Every time I arrive here I’m shocked by the traffic and driving rules. I read a little about the Chinese driving rules (if you can call them that) and they explain right-of-way as “first is right.” So whoever gets to a part of a road first owns that part and other people must get out of the way.
Last year I broke my 50mm lens, so I decided I needed a new one. The camera market in Beijing is a good place to buy one. Inside this building are about 50 stores selling professional equipment such as Canon, Nikon, and Leica. There are some stores that specialize in lighting or tripods or books. The Canon 50mm f/1.8 lens cost $96 new here.
Second Hand Market
I was asked before coming to China if there are garage sales here. It made me realize I’ve never seen a place that sold second hand things, until now. In the southeast corner of Beijing is a market that is supposed to sell used items, so I went to go look. After getting off a bus, it was a long walk down a road next to an open sewer. Kind of a fitting location, I suppose. There were no sidewalk, restaurants selling dirty food, and old houses. I had mixed feelings about the market because half of the things there were new and there were no prices posted anywhere. It was mostly furniture and equipment from restaurants and hair salons. The things that were second hand looked like they were pulled out of the trash. There are no used clothes in Beijing, I looked everywhere for those.
It was not until a few weeks later when I was traveling in a Tibetan area of China that I found something second hand: shoes! Tibetans go through shoes like crazy since they are walking everyday circling the prayer wheels and they are mostly poor. Incredibly, I had to go all the way to this small dirty town to find some kind of second hand clothes.
Bones: I’ve learned Chinese people are crazy about bones in their food. After eating the Americanized version, you’d think the opposite. A big cleaver is used to chop up the meat/bone into around one inch sections. It is done for better flavor, but I don’t really like the side effect of some tiny bits of bone breaking off and getting in your mouth and requiring you to spit them out.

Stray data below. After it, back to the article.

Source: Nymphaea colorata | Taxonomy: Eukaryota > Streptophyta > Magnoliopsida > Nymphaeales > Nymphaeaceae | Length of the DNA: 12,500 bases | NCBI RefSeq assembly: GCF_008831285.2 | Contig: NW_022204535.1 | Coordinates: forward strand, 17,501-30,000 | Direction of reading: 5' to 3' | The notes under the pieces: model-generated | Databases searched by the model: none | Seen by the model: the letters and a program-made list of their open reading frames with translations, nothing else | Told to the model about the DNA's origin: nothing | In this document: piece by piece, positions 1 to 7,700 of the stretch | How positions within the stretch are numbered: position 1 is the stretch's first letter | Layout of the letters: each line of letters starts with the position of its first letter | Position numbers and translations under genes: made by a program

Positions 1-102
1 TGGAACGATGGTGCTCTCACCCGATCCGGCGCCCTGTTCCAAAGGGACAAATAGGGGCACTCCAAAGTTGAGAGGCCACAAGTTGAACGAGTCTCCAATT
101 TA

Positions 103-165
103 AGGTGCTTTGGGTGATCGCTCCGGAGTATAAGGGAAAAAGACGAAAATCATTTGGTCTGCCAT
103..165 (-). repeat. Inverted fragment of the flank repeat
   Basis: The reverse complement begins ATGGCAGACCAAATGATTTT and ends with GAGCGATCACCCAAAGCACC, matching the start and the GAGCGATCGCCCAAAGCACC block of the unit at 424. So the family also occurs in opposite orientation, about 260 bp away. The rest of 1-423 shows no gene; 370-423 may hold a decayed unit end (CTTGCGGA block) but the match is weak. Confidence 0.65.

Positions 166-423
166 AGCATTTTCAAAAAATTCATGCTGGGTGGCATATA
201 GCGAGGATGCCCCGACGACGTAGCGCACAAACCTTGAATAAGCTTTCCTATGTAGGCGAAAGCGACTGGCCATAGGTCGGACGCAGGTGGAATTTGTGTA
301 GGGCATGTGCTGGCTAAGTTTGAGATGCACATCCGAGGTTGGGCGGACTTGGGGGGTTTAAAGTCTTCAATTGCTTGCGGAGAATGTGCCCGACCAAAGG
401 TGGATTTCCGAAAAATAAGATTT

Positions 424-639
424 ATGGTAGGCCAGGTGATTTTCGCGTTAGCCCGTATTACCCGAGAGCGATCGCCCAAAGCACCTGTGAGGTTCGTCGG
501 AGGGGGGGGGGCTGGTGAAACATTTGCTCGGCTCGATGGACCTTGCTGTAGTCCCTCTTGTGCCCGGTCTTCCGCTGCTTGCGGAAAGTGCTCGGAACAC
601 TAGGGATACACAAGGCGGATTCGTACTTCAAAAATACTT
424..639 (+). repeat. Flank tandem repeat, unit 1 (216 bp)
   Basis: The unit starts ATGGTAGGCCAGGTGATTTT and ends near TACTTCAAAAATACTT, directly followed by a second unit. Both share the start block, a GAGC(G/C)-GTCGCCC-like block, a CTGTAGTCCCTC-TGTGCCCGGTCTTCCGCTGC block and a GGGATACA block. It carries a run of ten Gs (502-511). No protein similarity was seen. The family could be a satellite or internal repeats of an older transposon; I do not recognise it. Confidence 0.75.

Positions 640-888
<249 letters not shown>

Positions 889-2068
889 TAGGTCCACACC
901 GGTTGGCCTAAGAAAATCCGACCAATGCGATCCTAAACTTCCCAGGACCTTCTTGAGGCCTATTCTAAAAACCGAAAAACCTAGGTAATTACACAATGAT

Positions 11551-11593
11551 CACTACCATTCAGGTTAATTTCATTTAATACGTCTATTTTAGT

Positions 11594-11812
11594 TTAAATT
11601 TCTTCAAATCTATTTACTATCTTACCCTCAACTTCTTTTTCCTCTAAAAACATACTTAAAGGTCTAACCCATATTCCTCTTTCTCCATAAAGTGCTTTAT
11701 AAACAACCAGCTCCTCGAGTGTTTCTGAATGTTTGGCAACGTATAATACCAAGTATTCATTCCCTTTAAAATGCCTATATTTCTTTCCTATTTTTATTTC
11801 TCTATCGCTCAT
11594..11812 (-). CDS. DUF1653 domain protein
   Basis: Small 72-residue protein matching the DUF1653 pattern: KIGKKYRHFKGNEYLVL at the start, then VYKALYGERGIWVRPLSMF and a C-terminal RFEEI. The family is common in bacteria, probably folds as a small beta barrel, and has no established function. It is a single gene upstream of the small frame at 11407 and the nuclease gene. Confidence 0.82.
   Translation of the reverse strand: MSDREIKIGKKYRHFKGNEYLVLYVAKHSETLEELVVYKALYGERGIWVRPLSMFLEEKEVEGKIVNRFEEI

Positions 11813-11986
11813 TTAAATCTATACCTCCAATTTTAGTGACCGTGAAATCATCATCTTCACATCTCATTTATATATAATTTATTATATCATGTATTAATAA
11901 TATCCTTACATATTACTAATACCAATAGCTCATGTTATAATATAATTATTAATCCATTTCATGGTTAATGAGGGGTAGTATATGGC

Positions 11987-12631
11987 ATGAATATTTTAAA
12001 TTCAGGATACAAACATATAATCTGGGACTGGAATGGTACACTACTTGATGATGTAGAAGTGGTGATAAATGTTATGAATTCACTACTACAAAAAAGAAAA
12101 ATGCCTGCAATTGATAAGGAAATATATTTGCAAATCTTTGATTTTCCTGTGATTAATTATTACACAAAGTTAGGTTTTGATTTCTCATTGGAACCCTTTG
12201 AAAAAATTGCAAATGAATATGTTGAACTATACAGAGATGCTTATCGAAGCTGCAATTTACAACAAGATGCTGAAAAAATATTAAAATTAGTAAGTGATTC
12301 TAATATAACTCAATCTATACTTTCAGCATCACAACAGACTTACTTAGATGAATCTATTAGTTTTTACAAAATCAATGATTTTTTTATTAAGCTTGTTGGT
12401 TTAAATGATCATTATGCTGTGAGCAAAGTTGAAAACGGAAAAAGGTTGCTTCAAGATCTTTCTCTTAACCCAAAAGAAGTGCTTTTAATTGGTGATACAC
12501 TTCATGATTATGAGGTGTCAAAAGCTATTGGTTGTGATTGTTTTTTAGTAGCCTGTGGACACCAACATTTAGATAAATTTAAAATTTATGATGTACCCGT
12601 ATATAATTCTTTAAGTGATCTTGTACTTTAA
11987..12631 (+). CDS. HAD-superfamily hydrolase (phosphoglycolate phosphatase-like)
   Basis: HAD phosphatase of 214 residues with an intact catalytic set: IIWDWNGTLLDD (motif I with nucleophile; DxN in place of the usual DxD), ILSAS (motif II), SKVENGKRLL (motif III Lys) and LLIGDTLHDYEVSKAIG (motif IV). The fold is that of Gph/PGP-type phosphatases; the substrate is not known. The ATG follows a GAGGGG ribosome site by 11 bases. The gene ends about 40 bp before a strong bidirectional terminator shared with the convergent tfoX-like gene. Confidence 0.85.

Fish: At a Tibetan/Yunnan style restaurant, I was able to try a fish meal. In order to show the customer that the fish is fresh, it is carried out alive in a bucket. When the customer approves, it is fried and then cooked in a soup with garlic, onions, mushrooms and bamboo. The second cooking step is done at the table. The fish is split in half before cooking; the head and tail remain. There are also cuts along the side of the fish to allow the soup to penetrate the meat. You can also order additional vegetables to add and cook yourself.
Interestingly, fresh fish is the only food Tibetans are not allowed to eat. It is because the fish is killed specifically for them, which is against the rules.
Goose: Roasted goose was served at a Guangdong restaurant and I thought it was a good opportunity to try. I’ve had roasted duck before and it tasted similar but this had much more meat. It actually tasted like beef steak. It was cut up into pieces with a layer of skin, then layer of fat, and finally the meat.
Dog: I didn’t realize how important dogs were in China until visiting a 2100 year old tomb of an emperor near Xi’an. Buried with the emperor were small figures of animals. In one pit there were about 400 goats, 400 dogs and 100 pigs. I don’t think the emperor had plans to have that many pets in the afterlife, but instead for food.
It took me weeks and weeks to find a restaurant that served dog meat. It is more popular in far-south China, but I wasn’t planning on going there. In Beijing there is a restaurant that specializes in dog meat and I had a chance to go. The scariest part is the menu. There are photos of the dishes and some dishes are specific parts of the dog including feet and genitals. I tried to order something simple and it tasted OK except there was skin attached to almost every piece which I think was too fatty. At least every time someone asks me if I’ve eaten a dog I can say yes now.